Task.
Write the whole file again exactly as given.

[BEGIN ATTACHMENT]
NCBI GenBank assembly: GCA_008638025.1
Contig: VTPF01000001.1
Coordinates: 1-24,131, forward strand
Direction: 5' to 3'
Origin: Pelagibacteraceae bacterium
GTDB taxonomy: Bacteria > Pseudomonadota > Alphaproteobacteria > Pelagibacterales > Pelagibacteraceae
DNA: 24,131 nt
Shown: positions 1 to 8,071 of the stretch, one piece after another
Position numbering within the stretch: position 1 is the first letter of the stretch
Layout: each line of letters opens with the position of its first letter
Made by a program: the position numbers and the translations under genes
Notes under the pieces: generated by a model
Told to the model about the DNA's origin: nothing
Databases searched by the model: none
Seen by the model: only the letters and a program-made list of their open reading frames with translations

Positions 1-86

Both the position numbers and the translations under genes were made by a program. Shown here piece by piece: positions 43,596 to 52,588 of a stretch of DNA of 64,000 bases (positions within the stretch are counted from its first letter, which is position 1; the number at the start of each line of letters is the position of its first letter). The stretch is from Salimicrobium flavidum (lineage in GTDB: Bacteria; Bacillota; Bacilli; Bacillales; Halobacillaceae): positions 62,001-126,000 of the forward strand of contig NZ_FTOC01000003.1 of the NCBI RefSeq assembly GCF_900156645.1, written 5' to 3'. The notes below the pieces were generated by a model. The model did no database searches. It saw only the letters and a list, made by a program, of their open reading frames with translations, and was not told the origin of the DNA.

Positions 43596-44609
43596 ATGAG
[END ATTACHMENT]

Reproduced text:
NCBI GenBank assembly: GCA_008638025.1
Contig: VTPF01000001.1
Coordinates: 1-24,131, forward strand
Direction: 5' to 3'
Origin: Pelagibacteraceae bacterium
GTDB taxonomy: Bacteria > Pseudomonadota > Alphaproteobacteria > Pelagibacterales > Pelagibacteraceae
DNA: 24,131 nt
Shown: positions 1 to 8,071 of the stretch, one piece after another
Position numbering within the stretch: position 1 is the first letter of the stretch
Layout: each line of letters opens with the position of its first letter
Made by a program: the position numbers and the translations under genes
Notes under the pieces: generated by a model
Told to the model about the DNA's origin: nothing
Databases searched by the model: none
Seen by the model: only the letters and a program-made list of their open reading frames with translations

Positions 1-86

Both the position numbers and the translations under genes were made by a program. Shown here piece by piece: positions 43,596 to 52,588 of a stretch of DNA of 64,000 bases (positions within the stretch are counted from its first letter, which is position 1; the number at the start of each line of letters is the position of its first letter). The stretch is from Salimicrobium flavidum (lineage in GTDB: Bacteria; Bacillota; Bacilli; Bacillales; Halobacillaceae): positions 62,001-126,000 of the forward strand of contig NZ_FTOC01000003.1 of the NCBI RefSeq assembly GCF_900156645.1, written 5' to 3'. The notes below the pieces were generated by a model. The model did no database searches. It saw only the letters and a list, made by a program, of their open reading frames with translations, and was not told the origin of the DNA.

Positions 43596-44609
43596 ATGAG